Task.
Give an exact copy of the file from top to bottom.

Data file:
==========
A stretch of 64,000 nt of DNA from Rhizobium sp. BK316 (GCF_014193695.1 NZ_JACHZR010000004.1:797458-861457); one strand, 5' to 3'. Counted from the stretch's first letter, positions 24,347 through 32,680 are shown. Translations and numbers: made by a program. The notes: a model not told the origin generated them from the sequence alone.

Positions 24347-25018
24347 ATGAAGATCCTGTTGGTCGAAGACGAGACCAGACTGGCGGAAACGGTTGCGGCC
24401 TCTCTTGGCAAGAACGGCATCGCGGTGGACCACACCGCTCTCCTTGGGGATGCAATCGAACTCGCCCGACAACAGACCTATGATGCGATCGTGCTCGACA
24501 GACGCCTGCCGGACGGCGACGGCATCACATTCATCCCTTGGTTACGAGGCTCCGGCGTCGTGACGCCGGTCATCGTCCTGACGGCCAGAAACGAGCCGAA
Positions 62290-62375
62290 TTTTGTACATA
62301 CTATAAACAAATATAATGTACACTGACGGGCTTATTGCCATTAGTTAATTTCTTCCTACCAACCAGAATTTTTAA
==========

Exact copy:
A stretch of 64,000 nt of DNA from Rhizobium sp. BK316 (GCF_014193695.1 NZ_JACHZR010000004.1:797458-861457); one strand, 5' to 3'. Counted from the stretch's first letter, positions 24,347 through 32,680 are shown. Translations and numbers: made by a program. The notes: a model not told the origin generated them from the sequence alone.

Positions 24347-25018
24347 ATGAAGATCCTGTTGGTCGAAGACGAGACCAGACTGGCGGAAACGGTTGCGGCC
24401 TCTCTTGGCAAGAACGGCATCGCGGTGGACCACACCGCTCTCCTTGGGGATGCAATCGAACTCGCCCGACAACAGACCTATGATGCGATCGTGCTCGACA
24501 GACGCCTGCCGGACGGCGACGGCATCACATTCATCCCTTGGTTACGAGGCTCCGGCGTCGTGACGCCGGTCATCGTCCTGACGGCCAGAAACGAGCCGAA
Positions 62290-62375
62290 TTTTGTACATA
62301 CTATAAACAAATATAATGTACACTGACGGGCTTATTGCCATTAGTTAATTTCTTCCTACCAACCAGAATTTTTAA